Google closes in bear market territory for the first time in 7 years
Posted November 19, 2018 5:56 p.m. EST
(CNN) — Alphabet (GOOGL) just closed in bear market territory for the first time since 2011.
The company, which owns Google, ended Monday down more than 20% off its all-time high in July.
It wasn't the only tech company that plunged. All of the other FAANG stocks — Facebook, Apple, Amazon and Netflix — closed down by about 4% to 6% Monday. The stocks have been hammered in recent weeks as investors ditch tech.
Facebook (FB) stock fell nearly 6% Monday as the company continues to deal with fallout from a New York Times article that detailed the company's reaction to political scrutiny and its Cambridge Analytica scandal.
Early in the day, Apple (AAPL) sank on news that its most recent line of phones may not be selling as well as the company or its investors had hoped. The stock fell again after the Wall Street Journal reported that Apple has cut orders for its iPhone XR, iPhone XS and iPhone XS Max. The company just barely escaped entering bear market territory at market close.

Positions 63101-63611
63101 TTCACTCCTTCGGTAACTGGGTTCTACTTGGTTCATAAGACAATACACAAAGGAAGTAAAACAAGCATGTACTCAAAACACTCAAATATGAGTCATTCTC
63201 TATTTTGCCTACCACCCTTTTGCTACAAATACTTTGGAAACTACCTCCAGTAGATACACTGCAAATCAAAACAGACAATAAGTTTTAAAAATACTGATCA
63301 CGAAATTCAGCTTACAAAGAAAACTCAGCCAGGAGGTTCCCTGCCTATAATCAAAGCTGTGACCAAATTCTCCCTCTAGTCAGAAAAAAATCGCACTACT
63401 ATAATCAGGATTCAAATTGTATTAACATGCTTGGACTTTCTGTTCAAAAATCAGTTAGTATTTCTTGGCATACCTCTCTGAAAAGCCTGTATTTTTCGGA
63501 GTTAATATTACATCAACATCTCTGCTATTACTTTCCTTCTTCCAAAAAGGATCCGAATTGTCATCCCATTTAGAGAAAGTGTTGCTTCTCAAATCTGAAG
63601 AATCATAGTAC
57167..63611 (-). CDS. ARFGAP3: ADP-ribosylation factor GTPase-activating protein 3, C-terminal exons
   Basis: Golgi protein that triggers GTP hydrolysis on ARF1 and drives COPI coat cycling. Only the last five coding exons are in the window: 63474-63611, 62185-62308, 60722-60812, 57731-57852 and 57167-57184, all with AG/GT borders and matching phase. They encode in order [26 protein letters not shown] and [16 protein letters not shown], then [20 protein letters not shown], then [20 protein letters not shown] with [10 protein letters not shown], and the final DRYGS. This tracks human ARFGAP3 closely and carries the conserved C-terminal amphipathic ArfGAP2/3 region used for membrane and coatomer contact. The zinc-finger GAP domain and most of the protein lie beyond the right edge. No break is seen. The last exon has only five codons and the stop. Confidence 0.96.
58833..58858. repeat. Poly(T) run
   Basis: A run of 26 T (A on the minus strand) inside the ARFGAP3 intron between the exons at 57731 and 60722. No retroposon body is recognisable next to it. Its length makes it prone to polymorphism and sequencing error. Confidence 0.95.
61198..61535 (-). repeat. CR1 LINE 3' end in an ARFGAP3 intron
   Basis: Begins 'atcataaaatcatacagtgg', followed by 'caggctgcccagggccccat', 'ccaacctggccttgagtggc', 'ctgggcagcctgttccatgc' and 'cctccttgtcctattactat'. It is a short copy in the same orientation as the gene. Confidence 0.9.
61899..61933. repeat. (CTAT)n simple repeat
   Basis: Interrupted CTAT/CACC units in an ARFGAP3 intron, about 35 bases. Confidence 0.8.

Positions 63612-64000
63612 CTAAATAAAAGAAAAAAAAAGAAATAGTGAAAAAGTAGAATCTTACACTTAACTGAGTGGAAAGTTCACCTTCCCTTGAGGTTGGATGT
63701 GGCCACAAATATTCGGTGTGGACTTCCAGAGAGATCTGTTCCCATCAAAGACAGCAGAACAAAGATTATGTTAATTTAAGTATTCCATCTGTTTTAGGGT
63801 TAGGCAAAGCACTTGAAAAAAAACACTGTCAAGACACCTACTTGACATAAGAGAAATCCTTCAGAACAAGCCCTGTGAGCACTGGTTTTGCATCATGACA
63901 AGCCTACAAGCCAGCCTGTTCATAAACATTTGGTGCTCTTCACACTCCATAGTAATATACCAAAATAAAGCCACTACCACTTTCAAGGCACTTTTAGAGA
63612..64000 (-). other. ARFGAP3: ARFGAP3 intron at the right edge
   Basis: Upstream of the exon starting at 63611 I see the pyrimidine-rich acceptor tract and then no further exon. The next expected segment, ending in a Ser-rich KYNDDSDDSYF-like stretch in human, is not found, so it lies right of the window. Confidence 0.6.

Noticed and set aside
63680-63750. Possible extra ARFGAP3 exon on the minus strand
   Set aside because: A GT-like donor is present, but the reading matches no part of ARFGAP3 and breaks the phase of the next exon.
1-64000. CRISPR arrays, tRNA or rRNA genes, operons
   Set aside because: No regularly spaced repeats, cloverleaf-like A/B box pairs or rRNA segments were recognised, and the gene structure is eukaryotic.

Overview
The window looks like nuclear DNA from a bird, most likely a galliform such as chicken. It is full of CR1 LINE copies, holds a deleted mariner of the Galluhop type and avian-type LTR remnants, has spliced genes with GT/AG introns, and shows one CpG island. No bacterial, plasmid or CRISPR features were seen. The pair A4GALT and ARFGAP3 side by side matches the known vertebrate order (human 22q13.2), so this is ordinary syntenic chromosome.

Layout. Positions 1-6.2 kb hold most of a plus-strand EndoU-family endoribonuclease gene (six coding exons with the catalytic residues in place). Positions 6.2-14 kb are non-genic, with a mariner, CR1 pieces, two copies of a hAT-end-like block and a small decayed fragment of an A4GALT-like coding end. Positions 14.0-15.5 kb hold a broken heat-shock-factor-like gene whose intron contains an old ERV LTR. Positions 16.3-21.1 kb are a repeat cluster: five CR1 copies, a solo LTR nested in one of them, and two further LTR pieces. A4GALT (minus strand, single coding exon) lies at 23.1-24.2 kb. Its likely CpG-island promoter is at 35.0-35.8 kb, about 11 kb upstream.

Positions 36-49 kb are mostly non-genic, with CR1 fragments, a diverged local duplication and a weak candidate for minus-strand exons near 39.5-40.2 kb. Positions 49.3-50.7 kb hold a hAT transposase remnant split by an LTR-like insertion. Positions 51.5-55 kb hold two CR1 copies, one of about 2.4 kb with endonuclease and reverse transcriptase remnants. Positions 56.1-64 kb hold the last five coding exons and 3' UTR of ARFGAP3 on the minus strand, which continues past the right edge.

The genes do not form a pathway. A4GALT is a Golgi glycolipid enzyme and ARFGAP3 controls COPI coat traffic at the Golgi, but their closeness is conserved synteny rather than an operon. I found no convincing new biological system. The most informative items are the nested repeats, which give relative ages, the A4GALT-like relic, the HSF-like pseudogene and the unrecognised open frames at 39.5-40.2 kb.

Amazon (AMZN) and Netflix (NFLX) have had their own problems.
Late last month, Amazon warned of a weaker-than-expected holiday season. Shares of the company sank on the news. The company closed down about 5% on Monday.
And Netflix's stock slide started in July, when the company reported that it added about 1 million fewer subscribers than it expected in the second quarter. Shares of the company bounced back a bit after it reported good results during its most recent quarter, but the stock has continued to slip.
Some observers have noted that highly valued tech companies are often hit hard on days when the entire market slumps.
These companies are also vulnerable to the spike in long-term bond yields and signs from the Federal Reserve that it plans to keep hiking short-term rates throughout 2019. That could slow the economy and start to hurt their profit growth, leading some investors to pull out of tech and invest in safer options like banks and utilities.